The PowerCLI lab contains a step by step course on PowerCLI enabling you to go from a beginner all the way to an expert, its a handy way to learn in the safe knowledge that you will not harm anything in your environment.

It also makes for a great test lab for testing your scripts, did you know you can paste your code into the environment, here is how:

SendScripts

Learn more from the PM in this quick video

Where do I go to get started?

You can take the lab by visiting http://vmware.com/go/PowerCLILab

New release: PowerCLI 6.3 R1–Download it today!

It is my pleasure to inform you that vSphere PowerCLI 6.3 Release 1 has now been released and as usual we have some great features to ensure you are able to automate even more features and in this release, faster than ever!  As always we take feature requests directly from customers, through feedback at conferences, by looking at the communities and multiple other ways. please do keep giving us your feedback to enable us to keep making the product easier and making automation tasks less painful.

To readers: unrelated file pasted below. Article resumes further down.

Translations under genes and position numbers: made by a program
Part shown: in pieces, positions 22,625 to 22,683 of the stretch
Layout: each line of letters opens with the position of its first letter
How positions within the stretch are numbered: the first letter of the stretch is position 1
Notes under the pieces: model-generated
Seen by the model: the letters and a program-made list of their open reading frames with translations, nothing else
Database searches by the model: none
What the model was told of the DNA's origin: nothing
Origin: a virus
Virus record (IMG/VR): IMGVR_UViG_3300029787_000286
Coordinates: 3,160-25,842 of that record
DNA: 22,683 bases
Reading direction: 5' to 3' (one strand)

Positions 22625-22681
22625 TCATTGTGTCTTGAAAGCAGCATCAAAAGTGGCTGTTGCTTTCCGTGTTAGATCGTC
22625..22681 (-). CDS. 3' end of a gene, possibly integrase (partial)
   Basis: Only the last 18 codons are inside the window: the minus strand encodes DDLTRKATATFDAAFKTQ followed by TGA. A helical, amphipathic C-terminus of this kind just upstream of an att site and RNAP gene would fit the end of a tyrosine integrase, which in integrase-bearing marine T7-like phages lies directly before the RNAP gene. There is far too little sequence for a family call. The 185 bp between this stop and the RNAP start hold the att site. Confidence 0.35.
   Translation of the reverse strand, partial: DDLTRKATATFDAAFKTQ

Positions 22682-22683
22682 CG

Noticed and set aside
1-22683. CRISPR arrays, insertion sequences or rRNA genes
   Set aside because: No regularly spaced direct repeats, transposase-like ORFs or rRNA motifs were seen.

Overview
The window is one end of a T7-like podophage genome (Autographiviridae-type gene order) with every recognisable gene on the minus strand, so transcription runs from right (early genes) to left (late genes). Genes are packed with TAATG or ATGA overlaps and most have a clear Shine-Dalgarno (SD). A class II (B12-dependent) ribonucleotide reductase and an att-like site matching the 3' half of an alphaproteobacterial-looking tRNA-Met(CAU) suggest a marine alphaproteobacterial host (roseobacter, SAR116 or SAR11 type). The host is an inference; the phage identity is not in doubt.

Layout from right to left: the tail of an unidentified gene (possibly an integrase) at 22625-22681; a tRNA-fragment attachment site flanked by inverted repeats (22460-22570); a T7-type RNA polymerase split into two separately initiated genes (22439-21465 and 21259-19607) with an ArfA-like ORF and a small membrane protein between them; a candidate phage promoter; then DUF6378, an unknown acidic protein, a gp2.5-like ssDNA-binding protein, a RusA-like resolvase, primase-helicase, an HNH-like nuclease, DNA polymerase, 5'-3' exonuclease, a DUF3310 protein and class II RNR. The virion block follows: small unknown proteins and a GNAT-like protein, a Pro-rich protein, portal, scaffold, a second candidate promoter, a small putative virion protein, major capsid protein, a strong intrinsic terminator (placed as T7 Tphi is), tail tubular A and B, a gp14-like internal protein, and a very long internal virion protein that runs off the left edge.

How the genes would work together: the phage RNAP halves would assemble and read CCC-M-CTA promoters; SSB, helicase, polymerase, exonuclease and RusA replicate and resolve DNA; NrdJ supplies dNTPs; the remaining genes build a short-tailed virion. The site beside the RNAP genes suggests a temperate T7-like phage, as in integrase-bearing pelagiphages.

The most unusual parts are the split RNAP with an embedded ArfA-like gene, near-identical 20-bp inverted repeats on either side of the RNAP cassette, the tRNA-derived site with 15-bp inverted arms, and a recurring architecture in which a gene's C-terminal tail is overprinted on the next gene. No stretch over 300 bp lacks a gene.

PowerCLI 6.3 R1 introduces the following new features and improvements:

 

Get-VM is now faster than ever!

imageThe Get-VM Cmdlet has been optimized and refactored to ensure maximum speed when returning larger numbers of virtual machine information. This was a request which we heard time and time again, when you start working in larger environments with thousands of VMs the most used cmdlet is Get-VM so making this faster means this will increase the speed of reporting and automation for all scripts using Get-VM. Stay tuned for a future post where we will be showing some figures from our test environment but believe me, its fast!

 

New-ContentLibrary access

imageNew in this release we have introduced a new cmdlet for working with Content Library items, the Get-ContentLibraryItem cmdlet will list all content library items from all content libraries available to the connection. This will give you details and set you up for deploying in our next new feature….